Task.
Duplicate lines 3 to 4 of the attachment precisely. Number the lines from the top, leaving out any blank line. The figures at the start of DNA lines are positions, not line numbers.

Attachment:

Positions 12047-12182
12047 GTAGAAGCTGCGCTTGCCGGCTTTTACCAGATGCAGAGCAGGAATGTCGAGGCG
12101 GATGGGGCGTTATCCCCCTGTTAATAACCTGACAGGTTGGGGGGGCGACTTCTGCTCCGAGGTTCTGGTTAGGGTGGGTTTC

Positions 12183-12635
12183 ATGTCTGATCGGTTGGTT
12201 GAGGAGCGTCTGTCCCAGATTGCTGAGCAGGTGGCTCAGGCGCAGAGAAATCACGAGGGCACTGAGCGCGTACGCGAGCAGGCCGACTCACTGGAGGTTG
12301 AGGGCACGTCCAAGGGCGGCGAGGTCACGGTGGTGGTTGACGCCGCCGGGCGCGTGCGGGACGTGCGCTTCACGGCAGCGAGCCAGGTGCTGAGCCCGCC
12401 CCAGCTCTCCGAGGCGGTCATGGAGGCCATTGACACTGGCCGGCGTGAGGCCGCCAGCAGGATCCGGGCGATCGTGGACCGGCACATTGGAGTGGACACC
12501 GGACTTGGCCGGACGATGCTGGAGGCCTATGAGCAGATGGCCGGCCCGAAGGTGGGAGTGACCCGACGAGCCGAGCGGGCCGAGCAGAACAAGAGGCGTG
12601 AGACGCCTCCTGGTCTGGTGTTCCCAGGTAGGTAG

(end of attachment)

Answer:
12101 GATGGGGCGTTATCCCCCTGTTAATAACCTGACAGGTTGGGGGGGCGACTTCTGCTCCGAGGTTCTGGTTAGGGTGGGTTTC

Positions 12183-12635